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Opinion & Editorial

Academic Dishonesty at North Carolina Only Part of the Problem

For over 18 years, students at North Carolina University boosted their GPAs through fake, “paper classes.” Many of these students also participated in athletics, as their inflated GPAs helped them retain eligibility. It was recently discovered that many of the school’s top officials, including members of the athletic department, were aware of the cheating.  Clearly, this is an issue that must be resolved at North Carolina. But what may seem like an isolated incident is part of a much larger problem of academic dishonesty at college institutions and high schools.

Ever since the early 21st century, schools have wanted to improve graduation and admission rates. But in the process, many schools resorted to artificially boosting grades to graduate underperforming students. And while this may be seldom seen on the university level, this has happened all too much in high schools across the country.

Because of the massive pressure to graduate and enter extremely selective national universities, many students feel compelled to cheat. According to a survey of 12,000 high school students, over 74% of them admitted to cheating on tests at least once. And while this may seem beneficial to students in the short term, the long term repercussions of this dishonesty has proven to be deadly. This has created a job market where many of the applicants are unprepared. And because of the falling academic standards, more and more graduates have similar credentials.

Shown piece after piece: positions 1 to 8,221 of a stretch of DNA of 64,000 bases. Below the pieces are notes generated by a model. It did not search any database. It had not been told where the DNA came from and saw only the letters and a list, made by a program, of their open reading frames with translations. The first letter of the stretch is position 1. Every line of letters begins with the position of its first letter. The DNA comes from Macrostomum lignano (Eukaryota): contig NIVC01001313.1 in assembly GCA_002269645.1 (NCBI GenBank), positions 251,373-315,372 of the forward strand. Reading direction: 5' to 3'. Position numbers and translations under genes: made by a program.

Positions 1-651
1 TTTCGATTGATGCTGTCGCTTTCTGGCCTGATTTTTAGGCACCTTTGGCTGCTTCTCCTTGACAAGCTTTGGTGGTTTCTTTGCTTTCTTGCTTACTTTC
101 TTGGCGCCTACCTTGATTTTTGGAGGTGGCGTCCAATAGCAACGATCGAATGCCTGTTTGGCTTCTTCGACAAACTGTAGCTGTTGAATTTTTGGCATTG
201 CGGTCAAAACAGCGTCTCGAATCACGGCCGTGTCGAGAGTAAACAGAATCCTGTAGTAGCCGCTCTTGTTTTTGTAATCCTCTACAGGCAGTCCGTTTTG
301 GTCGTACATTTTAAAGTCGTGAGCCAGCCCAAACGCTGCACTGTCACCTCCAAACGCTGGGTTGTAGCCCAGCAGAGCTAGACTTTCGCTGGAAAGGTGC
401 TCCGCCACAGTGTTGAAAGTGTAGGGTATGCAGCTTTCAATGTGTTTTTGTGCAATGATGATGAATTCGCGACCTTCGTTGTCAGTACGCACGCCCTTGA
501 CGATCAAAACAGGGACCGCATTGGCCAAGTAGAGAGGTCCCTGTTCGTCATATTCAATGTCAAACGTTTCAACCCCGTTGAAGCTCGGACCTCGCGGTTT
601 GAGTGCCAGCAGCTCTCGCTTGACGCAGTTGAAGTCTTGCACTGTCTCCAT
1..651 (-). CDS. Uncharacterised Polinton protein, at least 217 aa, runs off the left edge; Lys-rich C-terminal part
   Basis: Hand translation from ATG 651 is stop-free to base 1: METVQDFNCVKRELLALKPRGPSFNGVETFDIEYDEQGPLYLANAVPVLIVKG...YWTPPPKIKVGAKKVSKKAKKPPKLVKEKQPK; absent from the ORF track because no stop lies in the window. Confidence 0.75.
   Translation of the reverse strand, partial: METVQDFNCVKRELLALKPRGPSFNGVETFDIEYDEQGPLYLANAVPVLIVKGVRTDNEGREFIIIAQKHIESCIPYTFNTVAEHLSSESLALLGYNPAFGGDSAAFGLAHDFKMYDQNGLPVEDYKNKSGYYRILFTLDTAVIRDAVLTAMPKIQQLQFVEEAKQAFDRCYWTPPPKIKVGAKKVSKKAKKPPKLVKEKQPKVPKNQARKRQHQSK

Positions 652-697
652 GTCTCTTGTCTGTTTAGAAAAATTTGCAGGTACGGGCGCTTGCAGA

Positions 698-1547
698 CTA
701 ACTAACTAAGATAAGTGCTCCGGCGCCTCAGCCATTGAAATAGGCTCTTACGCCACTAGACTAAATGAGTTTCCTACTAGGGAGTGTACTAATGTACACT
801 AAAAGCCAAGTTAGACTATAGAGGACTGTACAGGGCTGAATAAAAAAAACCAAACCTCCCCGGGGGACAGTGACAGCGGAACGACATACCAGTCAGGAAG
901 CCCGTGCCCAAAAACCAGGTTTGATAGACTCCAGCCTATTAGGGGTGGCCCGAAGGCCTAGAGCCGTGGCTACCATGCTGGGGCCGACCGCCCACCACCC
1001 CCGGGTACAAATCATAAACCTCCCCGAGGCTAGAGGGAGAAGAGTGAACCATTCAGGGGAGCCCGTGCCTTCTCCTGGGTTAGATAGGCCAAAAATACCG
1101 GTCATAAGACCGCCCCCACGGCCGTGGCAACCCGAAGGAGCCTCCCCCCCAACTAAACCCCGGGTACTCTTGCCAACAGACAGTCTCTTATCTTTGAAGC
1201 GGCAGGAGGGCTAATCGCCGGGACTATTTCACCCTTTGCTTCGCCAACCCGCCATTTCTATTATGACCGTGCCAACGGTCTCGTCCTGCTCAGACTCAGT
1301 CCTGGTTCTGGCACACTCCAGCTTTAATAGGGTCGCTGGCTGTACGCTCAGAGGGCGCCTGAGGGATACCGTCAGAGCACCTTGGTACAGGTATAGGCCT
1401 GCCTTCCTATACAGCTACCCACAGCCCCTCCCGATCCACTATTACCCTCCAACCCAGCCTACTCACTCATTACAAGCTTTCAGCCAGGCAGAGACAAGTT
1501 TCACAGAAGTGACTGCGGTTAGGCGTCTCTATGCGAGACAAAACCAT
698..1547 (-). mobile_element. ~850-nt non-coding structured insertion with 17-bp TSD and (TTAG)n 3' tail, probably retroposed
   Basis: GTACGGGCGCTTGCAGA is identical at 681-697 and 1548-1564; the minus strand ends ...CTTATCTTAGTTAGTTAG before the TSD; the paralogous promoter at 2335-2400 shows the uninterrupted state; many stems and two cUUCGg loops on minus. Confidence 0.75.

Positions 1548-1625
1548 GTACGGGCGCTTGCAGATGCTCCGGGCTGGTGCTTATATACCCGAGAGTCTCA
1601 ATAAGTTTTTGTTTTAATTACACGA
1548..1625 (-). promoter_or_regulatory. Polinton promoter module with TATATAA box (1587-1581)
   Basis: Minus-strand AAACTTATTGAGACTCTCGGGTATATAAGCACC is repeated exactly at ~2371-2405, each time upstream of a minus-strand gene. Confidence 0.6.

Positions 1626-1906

While America ranks by a mile first in military spending, we are much farther back in terms of academic ratings. In reading, math, and science, American teenagers ranked a distant 20th, 30th, and 23rd respectively.  To produce the best professionals, America has to improve this ranking very quickly. Therefore, the solution starts with improving our falling academic standards.

Written By Tristan Rhee’ 17


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